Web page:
One final thing to note – not many schools in Tulum have very comprehensive websites online, and in English it’s even harder to find information on the web. If you’re thinking of bringing your children and making the move to Tulum, it’s worth bringing and visiting, plus asking around the community of other parents in Tulum before you settle on one. Korali and Semilla Dorada, for example, are great schools and popular, but have almost no information on their websites.

Do I have to speak Spanish to live in Tulum?

Similar to life in other parts of Mexico, speaking Spanish is not compulsory, but it will help you get around a lot easier if you do have practical Spanish skills. In Tulum, many of the locals speak great English and English is, of course, the lingua franca of the expat communities.

If you’re ready to get stuck into local life, however, there are some awesome Spanish schools in Tulum. Meztli Spanish Language School offers online and in person classes and is highly rated. Close to Aldea Zama it’s a great central spot, and teaches the kind of Spanish you can use on the street. Alternatively, The Spanish Lab Tulum is a great little school run by the friendly Yulio. With a rustic little classroom and a great teacher, The Spanish Lab is where a lot of the expats love to learn. Where better to learn Spanish than the gorgeous beaches of the Mexican Riviera?

Are there good gyms in Tulum?

Tulum is a health haven, with many yoga classes, dance teachers, spiritual guides and a host of health shops and restaurants. And the beautiful sun-seekers need to work out.

To cater for the muscled bodies on the beach, there are a host of excellent gyms available in the center of Tulum. Tulum Evolve is one of the most popular gyms, with branches throughout the Mexican Riviera. It’s well-stocked and with some great personal trainers to help you on your fitness journey in your new home. Some locations of Evolve are better stocked and have more modern equipment than others, though, so check out a few locations before you sign up!

Los Amigos Gym is the ‘cool gym’, with an indoor climbing wall. It is fitted out with brand new machines and also offers personal training and climbing classes too. UNITY Fitness Club & Gym offer yoga, pilates and cross fit as well as their gym. Looking for a gym with a beach vibe? Tulum Jungle Gym is right on Tulum beach, so you can tone up and get tanned at the same time.

If you’re looking to buy in a condo, however, the chances are that there will be an excellent gym inside your condo building or residential block. Some residential buildings even have yoga classes and wellness projects for residents!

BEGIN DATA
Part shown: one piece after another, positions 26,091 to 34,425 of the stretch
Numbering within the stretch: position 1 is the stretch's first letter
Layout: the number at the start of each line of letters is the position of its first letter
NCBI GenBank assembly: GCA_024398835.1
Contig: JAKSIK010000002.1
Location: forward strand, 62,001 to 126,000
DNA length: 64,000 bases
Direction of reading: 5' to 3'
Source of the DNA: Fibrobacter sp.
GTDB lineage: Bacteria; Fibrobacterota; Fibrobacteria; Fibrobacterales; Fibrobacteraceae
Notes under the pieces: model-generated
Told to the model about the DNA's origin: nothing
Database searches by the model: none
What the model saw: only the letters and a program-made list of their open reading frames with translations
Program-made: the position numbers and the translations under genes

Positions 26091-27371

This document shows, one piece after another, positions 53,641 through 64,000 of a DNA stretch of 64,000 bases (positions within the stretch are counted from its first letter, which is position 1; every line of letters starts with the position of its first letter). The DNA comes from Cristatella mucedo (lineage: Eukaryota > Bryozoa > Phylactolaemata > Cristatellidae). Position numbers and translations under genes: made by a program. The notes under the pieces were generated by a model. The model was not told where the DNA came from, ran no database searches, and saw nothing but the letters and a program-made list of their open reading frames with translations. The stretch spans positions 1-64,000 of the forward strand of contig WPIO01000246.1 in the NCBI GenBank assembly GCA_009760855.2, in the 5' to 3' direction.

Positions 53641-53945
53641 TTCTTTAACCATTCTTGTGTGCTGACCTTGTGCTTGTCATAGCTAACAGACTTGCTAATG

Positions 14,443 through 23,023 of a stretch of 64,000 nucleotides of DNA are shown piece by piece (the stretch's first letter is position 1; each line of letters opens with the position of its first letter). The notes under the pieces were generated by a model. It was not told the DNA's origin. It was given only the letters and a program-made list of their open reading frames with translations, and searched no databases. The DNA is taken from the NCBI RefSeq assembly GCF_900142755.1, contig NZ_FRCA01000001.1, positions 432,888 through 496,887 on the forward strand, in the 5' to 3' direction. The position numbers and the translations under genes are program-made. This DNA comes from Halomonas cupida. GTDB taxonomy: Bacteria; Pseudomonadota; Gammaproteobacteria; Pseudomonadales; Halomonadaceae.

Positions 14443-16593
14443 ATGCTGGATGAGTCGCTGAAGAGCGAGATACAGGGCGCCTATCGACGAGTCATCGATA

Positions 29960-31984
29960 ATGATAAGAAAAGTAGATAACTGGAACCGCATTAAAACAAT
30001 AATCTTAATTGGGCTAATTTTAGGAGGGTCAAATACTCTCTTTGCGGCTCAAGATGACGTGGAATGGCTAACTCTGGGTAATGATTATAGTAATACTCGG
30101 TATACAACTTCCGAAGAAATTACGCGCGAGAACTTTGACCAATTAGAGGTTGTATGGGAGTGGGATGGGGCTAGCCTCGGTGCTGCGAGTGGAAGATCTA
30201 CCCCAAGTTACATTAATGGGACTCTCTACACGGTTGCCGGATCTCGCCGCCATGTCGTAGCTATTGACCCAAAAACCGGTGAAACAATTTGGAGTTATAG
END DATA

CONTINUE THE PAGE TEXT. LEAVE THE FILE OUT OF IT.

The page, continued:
The cost of living in Tulum

With a whole host of wealthy visitors and celebrities, plus accommodation and cafes available on a budget, Tulum is a place where budgets adapt to what you want to pay. If you’re looking for a cheap vacation, you might be able to find it here. If you’re seeking luxury, boutique experiences then you’ll find those too. Tulum caters for every taste and wallet.

Realistically, an average US wage stretches further in Mexico and, with fewer bills to pay, lower electricity costs and cheaper prices on the essentials, you’re likely to need less here than back home. Having said this, condo rents are soaring as investors pour into Tulum. In just a few years rents have almost doubled and post-pandemic inflation is bringing much higher prices to the whole Yucatan Peninsula.

Working in Tulum

Fancy yourself as a digital nomad? You’re not alone. Since the pandemic and the rise of remote working, digital nomads and beach-side offices have been on the rise. Tulum is a dream location for digital nomads, and you’re in good company here.

Tourists can get a 180 day visa on entry in Mexico, and it’s easy to apply for residency if you decide to settle too. There are many helpful lawyers who will help you navigate the red tape and the challenges of residency and they make it very easy to get your paperwork in order.

Tulum also has great wifi and excellent phone signal, in most places! In condos and in Tulum Pueblo it’s very common to have free wifi, and most cafes and restaurants will happily give you the password to connect. Running a business from Tulum is easy, although power cuts and hurricanes do disturb the connection occasionally.

There are also some fantastic co-working cafes and spaces that make meeting people easy – great if you miss the commute to the office. Los Amigos, Bucko Tulum and Cowork Tulum are all coworking spaces that have mixed reviews.

Is Tulum safe?

On the whole, Tulum is safe and if you take common-sense precautions then your trip to Tulum, and your home in Tulum, will be trouble-free.